Genre: Dystopian, Fantasy, Adventure, Fiction
Book Jacket Synopsis: “Two women on either side of the Silver and Red divide tell the stories no one else knows. Discover the truth of Norta’s bloody past in these two revealing prequels to the #1 New York Times bestseller Red Queen.
Queen Song: Queen Coriane, first wife of King Tiberias, keeps a secret diary – how else can she ensure that no one at the palace will use her thoughts against her? Coriane recounts her heady courtship with the crown prince, the birth of a new prince, Cal, and the potentially deadly challenges that lie ahead for her in royal life.
Steel Scars: Captain Farley was raised to be strong, but being tasked with planting the seeds of rebellion in Norta is a tougher job than expected. As she travels the land recruiting black market traders, smugglers, and extremists for her first attempt at an attack on the capital, she stumbles upon a connection that may prove to be the key to the entire operation – Mare Barrow.”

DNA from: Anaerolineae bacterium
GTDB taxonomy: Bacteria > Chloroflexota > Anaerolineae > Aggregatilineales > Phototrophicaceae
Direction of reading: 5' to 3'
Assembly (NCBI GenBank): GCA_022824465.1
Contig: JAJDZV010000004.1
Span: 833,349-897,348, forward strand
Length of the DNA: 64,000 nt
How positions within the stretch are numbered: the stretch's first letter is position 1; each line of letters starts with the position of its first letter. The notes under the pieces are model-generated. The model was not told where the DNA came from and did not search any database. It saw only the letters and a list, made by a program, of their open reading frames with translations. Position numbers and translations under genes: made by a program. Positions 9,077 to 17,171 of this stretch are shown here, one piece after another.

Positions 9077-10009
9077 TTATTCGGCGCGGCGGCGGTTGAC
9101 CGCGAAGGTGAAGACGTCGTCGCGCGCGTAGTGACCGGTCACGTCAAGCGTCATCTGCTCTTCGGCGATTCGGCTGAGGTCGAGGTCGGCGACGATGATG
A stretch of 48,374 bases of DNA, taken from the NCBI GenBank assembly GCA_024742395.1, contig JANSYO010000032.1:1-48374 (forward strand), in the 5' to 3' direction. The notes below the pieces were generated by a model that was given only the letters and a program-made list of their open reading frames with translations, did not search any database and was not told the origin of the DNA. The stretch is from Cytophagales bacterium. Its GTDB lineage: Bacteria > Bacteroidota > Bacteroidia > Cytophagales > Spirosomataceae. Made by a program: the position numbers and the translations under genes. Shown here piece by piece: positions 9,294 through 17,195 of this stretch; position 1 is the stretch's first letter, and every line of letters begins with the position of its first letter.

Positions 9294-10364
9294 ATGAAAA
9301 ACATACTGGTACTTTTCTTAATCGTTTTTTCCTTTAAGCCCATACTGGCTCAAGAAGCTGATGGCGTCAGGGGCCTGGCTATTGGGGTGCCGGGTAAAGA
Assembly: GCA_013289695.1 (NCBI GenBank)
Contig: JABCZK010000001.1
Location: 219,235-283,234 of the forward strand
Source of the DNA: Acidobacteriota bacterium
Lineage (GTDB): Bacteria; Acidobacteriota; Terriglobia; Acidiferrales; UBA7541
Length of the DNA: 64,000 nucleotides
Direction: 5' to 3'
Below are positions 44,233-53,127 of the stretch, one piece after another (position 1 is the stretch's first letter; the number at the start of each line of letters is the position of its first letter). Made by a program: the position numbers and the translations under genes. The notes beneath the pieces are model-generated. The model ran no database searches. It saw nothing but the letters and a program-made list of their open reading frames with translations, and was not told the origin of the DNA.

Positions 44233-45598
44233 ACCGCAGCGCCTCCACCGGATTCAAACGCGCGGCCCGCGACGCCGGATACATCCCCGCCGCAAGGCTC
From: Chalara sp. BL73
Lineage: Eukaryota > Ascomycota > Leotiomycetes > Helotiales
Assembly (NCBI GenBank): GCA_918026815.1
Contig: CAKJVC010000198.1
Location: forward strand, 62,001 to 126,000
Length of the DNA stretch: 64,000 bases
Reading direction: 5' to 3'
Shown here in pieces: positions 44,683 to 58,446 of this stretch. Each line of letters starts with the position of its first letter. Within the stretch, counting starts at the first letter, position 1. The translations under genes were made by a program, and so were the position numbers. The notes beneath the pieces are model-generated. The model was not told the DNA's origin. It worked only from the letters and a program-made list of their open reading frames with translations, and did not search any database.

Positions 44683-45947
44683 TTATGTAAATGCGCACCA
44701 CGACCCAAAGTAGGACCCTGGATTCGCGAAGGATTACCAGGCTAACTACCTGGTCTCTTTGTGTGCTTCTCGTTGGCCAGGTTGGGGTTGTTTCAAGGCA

Review: I have discovered, largely through this blog, that I am not a fan of collections of short stories when they act as a companion to a larger series (Exhibit A: my largely unfavorable review of Happily Ever After, companion to the Selection series, https://bannedbookbrigade.wordpress.com/2016/04/13/bonus-book-happily-ever-after-by-kiera-cass/). However, I was willing to give Cruel Crown a try because I liked Red Queen and LOVED Glass Sword. While Queen Song definitely had its merits, I found Steel Scars to be incredibly boring. The majority of Steel Scars involved a lot of scene-setting and hard-to-read dispatches between Captain Farley and her Scarlet Guard supervisors. I think Steel Scars had the potential to be successful, especially because the reader gets to see how Shade Barrow and Captain Farley first meet. But Shade and Farley (two of my favorite supporting characters in the series) managed to completely bore me every time they interacted. I almost gave Cruel Crown two stars, thanks entirely to the interesting vantage point provided in Queen Song. But Queen Song was such a small portion of the book overall and I found it very difficult to finish the much-longer Steel Scars. Not worth the read, in my opinion (which is ironic, given that the best quote from the book was, “There is nothing so terrible as a story untold”).